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Photo by Iaritza Menjivar

The immigrant run eatery continues to honor culinary-cultural exchange and global fare.

(Somerville Wire) – Nibble Kitchen has been braving the coronavirus with aplomb. Having officially launched in the winter of 2019, the takeout-only storefront in Union Square’s Bow Market celebrates international cuisines, with a rotating menu from different diverse cultures for each day that they are open. The restaurant aims to support immigrant communities by using food as a lens for storytelling and teaching its entrepreneurs the skills that it takes to open up a business. While the pandemic brought moments of uncertainty to Nibble’s team, they have forged ahead with their programming and are looking forward to the summer season.

The brick-and-mortar restaurant is the project of the Somerville Arts Council, but Nibble has existed as a program before the physical space was actually opened. It began with tours of Union Square’s international markets and led to the creation of a blog and book. Nibble hosted cooking classes taught by members of Somerville’s immigrant communities, and to take things a step further, the organizers began doing pop-up restaurants, using local shared kitchens as foundations. They started an entrepreneurship program, which consisted of workshops that gave an overview of how to launch a culinary career in the United States.

“Nibble has grown organically over the past ten years. When we started with Nibble, we never thought that it would lead to opening our own restaurant one day,” said SAC Cultural Director Rachel Strutt. “… We met some great folks from our amazing immigrant communities, and we learned that they love to cook and were talented, and in their respective countries, many of them had existing culinary careers. But as is so often the case, when immigrants come to this country, they go through downward mobility. We thought, what can we do to help promote their cultural talents and provide some rich cultural programming for our community?”

When the pandemic hit in 2020, Nibble Kitchen had to close down for approximately three months, a time that Maria Martinez, who is in charge of marketing and social media, described as “scary. We didn’t want to put at risk our chefs or entrepreneurs.” But Martinez said that the crew did not stop working, but organized a social media series called “Nibble At Home,” sharing tips and recipes. For a month, Kitchen Manager Aly Lopez prepared taco kits to share with the public. Finally, in June, the leadership at Nibble chose entrepreneur Robson Lemos to be the only chef to open up the restaurant again, for one month. While they began to gradually reintroduce the other chefs as time went on, Lemos observed the changes that Nibble underwent while he was working with the whole kitchen to himself.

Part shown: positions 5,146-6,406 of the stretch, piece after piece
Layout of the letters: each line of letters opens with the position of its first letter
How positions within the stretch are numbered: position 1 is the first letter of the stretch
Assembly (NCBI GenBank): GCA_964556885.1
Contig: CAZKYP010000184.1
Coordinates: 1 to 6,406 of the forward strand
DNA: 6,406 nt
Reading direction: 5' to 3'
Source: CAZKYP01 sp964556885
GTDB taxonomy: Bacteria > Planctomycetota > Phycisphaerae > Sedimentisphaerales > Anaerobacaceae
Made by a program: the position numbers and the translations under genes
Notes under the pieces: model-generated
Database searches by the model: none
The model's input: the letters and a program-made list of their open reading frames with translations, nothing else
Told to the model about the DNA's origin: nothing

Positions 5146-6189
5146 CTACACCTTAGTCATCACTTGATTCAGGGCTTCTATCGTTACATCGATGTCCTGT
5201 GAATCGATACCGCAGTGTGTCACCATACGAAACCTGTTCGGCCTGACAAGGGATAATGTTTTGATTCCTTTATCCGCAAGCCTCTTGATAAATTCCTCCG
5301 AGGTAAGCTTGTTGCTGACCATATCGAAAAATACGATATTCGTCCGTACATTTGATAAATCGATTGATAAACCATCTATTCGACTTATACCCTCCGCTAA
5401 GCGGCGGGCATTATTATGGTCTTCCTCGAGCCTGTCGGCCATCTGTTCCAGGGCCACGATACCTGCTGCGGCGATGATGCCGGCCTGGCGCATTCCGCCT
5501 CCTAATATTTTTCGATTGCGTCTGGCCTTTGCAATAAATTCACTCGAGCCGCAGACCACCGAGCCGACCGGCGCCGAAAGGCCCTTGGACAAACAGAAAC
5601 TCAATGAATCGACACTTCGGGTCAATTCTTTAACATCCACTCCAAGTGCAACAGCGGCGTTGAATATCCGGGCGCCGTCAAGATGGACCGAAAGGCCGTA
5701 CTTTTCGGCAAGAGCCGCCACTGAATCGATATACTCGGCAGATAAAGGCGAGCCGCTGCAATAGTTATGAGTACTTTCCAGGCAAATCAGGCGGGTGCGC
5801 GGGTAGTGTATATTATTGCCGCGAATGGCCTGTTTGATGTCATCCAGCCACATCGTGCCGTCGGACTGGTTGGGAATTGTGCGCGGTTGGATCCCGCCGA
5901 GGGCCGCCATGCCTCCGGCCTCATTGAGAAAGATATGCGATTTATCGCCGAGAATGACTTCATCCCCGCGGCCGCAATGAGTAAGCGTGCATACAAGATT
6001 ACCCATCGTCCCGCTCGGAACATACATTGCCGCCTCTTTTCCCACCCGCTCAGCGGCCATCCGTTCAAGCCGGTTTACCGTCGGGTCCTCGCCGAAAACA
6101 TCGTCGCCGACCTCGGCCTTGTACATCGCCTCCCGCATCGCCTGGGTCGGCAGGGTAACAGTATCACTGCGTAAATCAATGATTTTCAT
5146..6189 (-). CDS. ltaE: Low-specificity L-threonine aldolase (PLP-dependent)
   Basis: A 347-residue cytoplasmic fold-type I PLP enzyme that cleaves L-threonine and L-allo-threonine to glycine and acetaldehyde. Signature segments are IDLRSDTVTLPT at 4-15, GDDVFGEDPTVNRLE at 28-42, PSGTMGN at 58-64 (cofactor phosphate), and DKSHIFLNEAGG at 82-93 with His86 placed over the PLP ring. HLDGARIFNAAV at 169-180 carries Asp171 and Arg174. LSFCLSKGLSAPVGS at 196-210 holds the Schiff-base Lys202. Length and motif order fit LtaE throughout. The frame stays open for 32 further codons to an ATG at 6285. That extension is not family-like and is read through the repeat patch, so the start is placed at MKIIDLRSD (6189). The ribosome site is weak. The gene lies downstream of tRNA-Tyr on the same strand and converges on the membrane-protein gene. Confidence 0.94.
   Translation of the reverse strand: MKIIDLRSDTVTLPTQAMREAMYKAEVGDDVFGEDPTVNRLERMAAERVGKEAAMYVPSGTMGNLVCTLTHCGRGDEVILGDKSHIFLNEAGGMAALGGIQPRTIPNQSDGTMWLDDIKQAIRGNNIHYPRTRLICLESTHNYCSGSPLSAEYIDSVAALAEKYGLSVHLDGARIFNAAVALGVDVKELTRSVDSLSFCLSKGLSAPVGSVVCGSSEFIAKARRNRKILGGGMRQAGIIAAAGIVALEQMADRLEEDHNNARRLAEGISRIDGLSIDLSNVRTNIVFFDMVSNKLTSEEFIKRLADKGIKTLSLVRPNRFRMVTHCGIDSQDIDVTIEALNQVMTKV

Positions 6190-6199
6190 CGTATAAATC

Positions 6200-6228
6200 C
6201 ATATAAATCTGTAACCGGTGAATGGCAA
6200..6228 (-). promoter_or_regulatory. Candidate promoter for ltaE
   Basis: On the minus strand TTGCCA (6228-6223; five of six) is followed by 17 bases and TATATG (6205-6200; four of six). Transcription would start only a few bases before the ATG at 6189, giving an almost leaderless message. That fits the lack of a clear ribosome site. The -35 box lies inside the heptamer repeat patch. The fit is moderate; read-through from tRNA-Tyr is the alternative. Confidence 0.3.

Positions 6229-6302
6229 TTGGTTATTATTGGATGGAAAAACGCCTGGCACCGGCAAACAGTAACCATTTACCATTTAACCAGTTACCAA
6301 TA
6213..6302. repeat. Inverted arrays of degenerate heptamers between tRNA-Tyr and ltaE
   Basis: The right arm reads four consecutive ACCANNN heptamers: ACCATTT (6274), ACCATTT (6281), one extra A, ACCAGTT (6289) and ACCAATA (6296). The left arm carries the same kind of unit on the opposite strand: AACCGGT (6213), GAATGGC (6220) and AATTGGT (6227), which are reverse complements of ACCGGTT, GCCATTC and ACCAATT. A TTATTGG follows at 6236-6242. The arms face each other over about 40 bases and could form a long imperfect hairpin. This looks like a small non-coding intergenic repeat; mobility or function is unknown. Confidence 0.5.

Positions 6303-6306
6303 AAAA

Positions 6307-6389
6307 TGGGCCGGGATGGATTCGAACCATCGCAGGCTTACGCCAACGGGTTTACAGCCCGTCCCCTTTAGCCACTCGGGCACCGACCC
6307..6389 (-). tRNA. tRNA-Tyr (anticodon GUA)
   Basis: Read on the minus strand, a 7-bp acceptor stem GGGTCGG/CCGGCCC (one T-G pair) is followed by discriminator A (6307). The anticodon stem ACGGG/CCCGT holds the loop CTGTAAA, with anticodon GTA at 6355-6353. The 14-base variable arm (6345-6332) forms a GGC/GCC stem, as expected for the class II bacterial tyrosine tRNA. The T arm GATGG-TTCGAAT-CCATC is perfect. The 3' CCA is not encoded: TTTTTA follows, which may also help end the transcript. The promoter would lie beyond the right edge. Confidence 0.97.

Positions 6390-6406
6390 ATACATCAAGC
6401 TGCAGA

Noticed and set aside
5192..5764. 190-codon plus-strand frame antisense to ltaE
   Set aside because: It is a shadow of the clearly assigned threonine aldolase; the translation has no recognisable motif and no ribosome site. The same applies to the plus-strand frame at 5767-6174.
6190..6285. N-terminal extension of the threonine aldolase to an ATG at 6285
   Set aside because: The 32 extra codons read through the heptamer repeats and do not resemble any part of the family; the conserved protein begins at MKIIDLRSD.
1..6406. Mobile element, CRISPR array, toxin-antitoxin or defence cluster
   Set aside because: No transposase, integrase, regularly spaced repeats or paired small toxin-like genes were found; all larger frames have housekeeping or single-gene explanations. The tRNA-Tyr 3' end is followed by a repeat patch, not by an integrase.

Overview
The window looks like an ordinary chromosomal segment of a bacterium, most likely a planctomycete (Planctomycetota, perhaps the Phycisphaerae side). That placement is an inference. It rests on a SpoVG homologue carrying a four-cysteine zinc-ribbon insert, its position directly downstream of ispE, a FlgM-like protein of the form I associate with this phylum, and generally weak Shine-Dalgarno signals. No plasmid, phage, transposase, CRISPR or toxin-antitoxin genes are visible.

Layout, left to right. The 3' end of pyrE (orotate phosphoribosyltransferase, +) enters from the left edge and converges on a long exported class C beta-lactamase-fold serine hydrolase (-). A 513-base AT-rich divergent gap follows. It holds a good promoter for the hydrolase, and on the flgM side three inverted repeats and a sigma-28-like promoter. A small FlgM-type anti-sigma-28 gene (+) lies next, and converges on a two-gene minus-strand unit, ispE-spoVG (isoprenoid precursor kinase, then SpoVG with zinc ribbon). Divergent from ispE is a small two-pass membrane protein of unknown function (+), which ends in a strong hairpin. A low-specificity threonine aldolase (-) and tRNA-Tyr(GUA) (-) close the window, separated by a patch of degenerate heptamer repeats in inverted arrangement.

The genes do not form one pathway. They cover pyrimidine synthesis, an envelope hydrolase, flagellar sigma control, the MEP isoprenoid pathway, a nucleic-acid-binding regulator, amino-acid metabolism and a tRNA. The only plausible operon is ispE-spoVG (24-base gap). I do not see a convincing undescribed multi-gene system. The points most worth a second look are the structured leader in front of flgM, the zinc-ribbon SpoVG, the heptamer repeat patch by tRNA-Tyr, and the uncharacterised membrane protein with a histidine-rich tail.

Photo by Iaritza Menjivar

“Number one, before the people would come to have conversation and have a little food. When it became only takeout, I could not have conversation, which was a big challenge for me, because sometimes the clients would come talk with me [before],” said Lemos. “The second thing was that before, we could work two chefs on the same day. For example, on Fridays, we would have one chef from 10 to two o’clock, and then [the second shift would start]. Now we don’t share the same day.” He added, “We also changed the sanitation stuff. We are more careful. Before, we always would leave the kitchen the way it was [when we came in]. Now, we need to do the deep cleaning after we work. We need to make sure everything is clean and organized, because of the restrictions of the pandemic. So it was a big change, but we had to keep going.”

Chef Afruza Akther said that things became unpredictable when the pandemic hit. She said that they saw fewer clients for a time, as people were scared to come out in public, and she still wonders if the restaurant will have to close down again at some point.

“We don’t know,” said Akther. “It’s like, ‘next month, what’s going to happen?’ We’re going into every month; that’s how we’re doing it. We’re planning that way. We have to know, next month, who’s going to be where, what is going to sell, and how much you’re going to work. That’s an unfortunate thing, but it is what it is.”

Both Lemos and Akther said that preparing food has become an important part of their lives and a reflection of their cultural identities. On Thursdays, Lemos, who is from Brazil, makes acarajés, black-eyed pea fritters that are stuffed with shrimp and vatapá, a sauce made with coconut milk, bread, peanuts, and dende oil. On Fridays and Saturdays, Akther, who is from Bangladesh, serves several specialties, favorites being the paratha kati rolls with curried chicken, shingara turnovers filled with potatoes and vegetables, and Bengali mango lassis to drink. Lemos said that when he comes to the kitchen, all of his worries fade away, while Akther said that cooking for other people has become something meaningful and gratifying for her.

“Cooking is a passion of mine and my husband’s,” said Akther. “…We like to feed people. If somebody is eating, and I see their smile, that is it. All the hard work that I put in, everything seems smooth now. I get that feeling, always.”

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Shira Laucharoen is assistant director of the Boston Institute for Nonprofit Journalism and assistant editor and staff reporter of the Somerville Wire.

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